When it comes to beauty, the rose reigns supreme. For as long as we can remember, the shade has influenced a multitude of delicate blushers and velvety red pouts. But right now everything is coming up roses in the world of fragrance, too
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When the American novelist and playwright Gertrude Stein wrote “rose is a rose is a rose is a rose”, she can't possibly have been talking about perfume. There is nothing blasé about a bloom that can be coaxed into smelling coquettish one minute and brooding the next, depending on the perfumer’s vision.
Rose has captured our collective imagination since the time of the Ancient Egyptians, who used it for medicinal purposes. But interest in the bloom for infusing pulse points gained steam around the seventh century when Middle Eastern perfumers began distilling and trading in rose water. Since then our obsession with rose-laced fragrances has known no bounds, crystallising its reputation as one of the perfume industry’s most enduring notes.
The fact that rose doesn’t play it safe is a large part of its appeal. Each type of rose has its own olfactory signature. Chanel and Dior, for example, have dedicated large swathes of land in the South of France to growing rose centifolia, also known as rose de mai, on account of it flowering during the month of May when harvesters pick the blooms before sunrise to preserve the quality of the oil.
According to Olivier Polge, House Perfumer for Chanel since 2013, there's a complexity to the scent of rose de mai. “It's spicy, almost peppery, honey-like and velvety,” he says – making it a perfect bedfellow for the other less traditional notes in Chanel No.5 Eau de Parfum. While Dior’s Miss Dior Rose Essence is a more flirty, romantic blend designed to celebrate the May rose harvest in the Domaine de Manon region.
Damask rose, grown in Bulgaria, on the other hand, is sweeter and more flowery – hence it is the most popular variety used by the perfume industry. Typical crowd-pleasers aimed at young women use damask rose to smell like freshly snapped flowers in a bouquet – sparkling, pretty and romantic. Chloe Roses de Chloe and Prada Les Infusions Rose are excellent examples.
But depending on what type of rose you use, which part (petals or leaves) and what ingredients you pair it with, you can bring out a darker side of the bloom, making it smell more carnal rather than overtly delicate and feminine. Tom Ford Rose de Chine pits the sweetness of rose and Chinese peonies against myrrh for a less saccharine floral.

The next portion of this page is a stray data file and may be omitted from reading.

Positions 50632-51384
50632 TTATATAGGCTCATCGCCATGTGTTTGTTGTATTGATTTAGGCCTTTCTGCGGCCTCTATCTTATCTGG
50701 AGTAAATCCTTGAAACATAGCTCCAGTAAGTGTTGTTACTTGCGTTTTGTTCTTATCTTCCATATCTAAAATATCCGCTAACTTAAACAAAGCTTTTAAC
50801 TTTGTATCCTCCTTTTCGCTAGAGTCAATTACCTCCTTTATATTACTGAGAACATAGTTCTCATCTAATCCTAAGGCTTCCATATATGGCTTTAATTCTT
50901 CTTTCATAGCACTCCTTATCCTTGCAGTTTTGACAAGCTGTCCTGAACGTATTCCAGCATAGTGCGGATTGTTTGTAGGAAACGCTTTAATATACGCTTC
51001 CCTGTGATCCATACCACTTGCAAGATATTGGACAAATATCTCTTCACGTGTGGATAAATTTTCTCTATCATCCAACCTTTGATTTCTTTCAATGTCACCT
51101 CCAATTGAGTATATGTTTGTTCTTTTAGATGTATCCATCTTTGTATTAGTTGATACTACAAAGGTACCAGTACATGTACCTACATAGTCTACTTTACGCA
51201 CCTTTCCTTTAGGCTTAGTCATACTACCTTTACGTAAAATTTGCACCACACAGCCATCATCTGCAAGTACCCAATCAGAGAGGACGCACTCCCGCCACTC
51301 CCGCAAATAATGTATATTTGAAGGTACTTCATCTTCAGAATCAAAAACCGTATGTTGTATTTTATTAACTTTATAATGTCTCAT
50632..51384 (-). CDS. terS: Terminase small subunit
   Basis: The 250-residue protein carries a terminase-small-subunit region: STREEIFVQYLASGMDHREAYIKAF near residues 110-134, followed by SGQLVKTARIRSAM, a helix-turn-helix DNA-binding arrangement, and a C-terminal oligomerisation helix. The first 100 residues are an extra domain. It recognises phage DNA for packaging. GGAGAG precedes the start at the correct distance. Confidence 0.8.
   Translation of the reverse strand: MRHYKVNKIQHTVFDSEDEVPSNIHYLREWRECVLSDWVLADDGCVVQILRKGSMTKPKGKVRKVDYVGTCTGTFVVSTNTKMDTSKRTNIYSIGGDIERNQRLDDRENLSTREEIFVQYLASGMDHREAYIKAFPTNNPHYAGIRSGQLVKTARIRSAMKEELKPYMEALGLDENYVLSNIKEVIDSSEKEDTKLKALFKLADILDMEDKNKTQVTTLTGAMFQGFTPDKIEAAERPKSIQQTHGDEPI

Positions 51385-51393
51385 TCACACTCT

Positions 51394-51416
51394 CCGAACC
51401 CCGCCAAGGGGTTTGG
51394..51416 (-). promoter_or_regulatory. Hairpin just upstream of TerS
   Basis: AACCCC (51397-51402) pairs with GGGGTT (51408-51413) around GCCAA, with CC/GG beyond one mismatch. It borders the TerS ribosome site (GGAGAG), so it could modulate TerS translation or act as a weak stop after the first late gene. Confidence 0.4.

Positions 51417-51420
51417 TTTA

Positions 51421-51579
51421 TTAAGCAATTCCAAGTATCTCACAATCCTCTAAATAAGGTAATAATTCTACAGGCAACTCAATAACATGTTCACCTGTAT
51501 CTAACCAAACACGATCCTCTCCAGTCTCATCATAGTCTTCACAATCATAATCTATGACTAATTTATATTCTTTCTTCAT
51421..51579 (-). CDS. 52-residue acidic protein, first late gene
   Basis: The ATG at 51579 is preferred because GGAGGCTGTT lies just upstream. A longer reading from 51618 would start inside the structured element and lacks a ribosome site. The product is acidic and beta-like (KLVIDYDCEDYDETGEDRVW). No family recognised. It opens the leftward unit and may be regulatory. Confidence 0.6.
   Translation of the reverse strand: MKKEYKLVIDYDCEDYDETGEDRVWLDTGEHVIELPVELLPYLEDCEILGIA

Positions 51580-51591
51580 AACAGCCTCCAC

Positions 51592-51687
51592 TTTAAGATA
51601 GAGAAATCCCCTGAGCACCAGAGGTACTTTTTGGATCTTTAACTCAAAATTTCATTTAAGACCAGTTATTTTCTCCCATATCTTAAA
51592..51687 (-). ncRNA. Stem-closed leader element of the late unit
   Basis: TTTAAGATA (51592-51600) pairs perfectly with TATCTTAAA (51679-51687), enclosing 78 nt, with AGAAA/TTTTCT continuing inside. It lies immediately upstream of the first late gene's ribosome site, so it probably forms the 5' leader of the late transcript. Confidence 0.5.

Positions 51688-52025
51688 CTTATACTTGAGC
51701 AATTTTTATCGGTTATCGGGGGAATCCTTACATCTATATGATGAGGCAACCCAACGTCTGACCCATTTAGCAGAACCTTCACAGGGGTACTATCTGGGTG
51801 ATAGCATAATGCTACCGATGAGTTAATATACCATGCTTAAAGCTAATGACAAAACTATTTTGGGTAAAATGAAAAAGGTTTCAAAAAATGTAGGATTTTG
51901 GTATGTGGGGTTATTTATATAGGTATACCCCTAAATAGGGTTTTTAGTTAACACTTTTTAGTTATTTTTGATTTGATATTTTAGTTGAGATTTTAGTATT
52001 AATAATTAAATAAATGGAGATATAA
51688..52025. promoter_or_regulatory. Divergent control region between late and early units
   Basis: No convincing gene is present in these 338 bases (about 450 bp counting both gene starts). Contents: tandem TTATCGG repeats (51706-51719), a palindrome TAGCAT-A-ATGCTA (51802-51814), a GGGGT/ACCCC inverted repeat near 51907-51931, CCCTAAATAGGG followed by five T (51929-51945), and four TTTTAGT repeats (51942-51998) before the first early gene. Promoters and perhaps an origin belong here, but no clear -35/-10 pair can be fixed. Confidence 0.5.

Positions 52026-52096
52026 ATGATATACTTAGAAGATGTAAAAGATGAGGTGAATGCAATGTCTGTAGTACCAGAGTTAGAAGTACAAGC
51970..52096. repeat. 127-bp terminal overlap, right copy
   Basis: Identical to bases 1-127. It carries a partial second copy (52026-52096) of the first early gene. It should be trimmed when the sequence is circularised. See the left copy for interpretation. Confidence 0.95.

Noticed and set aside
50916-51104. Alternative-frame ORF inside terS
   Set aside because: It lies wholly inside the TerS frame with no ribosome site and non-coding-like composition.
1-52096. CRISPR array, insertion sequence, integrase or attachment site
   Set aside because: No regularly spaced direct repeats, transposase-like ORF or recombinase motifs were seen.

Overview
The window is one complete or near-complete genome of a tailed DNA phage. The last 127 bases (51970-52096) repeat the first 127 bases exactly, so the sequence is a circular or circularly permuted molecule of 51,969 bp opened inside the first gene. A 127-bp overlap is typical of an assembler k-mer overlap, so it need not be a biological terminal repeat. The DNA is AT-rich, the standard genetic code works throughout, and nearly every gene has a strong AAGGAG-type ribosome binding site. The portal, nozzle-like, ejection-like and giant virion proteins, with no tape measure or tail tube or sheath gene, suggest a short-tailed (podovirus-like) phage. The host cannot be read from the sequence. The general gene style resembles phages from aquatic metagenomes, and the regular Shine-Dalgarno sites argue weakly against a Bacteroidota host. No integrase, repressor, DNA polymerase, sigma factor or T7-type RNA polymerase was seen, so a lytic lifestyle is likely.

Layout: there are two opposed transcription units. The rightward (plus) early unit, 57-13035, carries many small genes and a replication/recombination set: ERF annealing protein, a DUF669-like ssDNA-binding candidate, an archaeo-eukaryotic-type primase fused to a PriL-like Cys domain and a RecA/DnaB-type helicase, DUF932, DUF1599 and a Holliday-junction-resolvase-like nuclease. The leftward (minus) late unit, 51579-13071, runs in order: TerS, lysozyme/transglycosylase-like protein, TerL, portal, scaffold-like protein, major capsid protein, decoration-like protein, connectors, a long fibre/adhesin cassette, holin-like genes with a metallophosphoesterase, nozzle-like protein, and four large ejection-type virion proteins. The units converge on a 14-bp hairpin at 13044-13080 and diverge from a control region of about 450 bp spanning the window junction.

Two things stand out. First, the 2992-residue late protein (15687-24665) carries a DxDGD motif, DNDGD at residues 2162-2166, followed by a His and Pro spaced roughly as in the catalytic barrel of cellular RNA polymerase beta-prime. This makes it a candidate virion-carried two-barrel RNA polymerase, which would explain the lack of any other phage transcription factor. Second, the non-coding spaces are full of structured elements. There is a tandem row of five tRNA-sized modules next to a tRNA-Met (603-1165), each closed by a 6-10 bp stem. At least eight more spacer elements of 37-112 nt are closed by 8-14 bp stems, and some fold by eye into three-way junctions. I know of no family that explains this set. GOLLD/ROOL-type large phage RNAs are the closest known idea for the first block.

“Rose has so many different facets," says Byredo founder Ben Gorham. "Rose essential oil is fresh with nuances of freesia and pear; rose absolute is animalic, fruity and rich. Perfumers create a completely different mood depending on which facet they choose to enhance. It really depends on where we want to go.”
This idea of duality is perhaps best summed up by Kilian's A Kiss From A Rose, which is inspired by a rose’s thorns and petals. At first spritz, expect a rush of fresh green accords before drying down to a soft floral trail of rose de mai, jasmine and musk. Or for something more grounding, niche Norwegian brand Son Venin Pur 01 serves up rose, lavender, thyme and eucalyptus to give the bloom a more herbaceous Mediterranean character.
Modern perfumers are also leaning more towards a genderless interpretation of rose. Historically, there was no distinction between masculine and feminine notes. In ancient Rome, both men and women wore rose for religious rituals; not to mention, it’s an age-old tradition in the Arab world for men to ritualistically layer multiple floral scents, with rose and jasmine being especially popular.
Gorham has always embraced rose scents designed to appeal equally to men and women. Byredo Young Rose Eau de Parfum has extra bite thanks to the presence of Sichuan pepper and ambrette seed in the blend. While the brand’s Rose of No Man’s Land wraps rose in a soft, smoky landing of papyrus and white amber. Boy Smells Rose Load Cologne de Parfum strikes a similar balance between sweet and spicy. And lest we forget Frederic Malle's boundary-breaking juice: Rose & Cuir is an unlikely blend of rose, leather and juicy blackcurrant. But, oof, it's addictive.
Rose Infused Fragrances
Eau de Parfum
Miss Dior Essence
Roses de Chloé Eau de Toilette
Kiss From A Rose
Rose of No Man's Land
Rose & Cuir
Photographer: Greg Lotus
Stylist: Joanne Blades
Makeup Artist: Ozzy Salatierra
Hair Artist: Brent Lawler
Model: Amanda Murphy
Photographer Assistant: Ernesto Sempoli
Stylist Assistants: Ana Carolina Mendoza, Jena Beck
Production: Heather Alexander
Oct - Nov Issue 8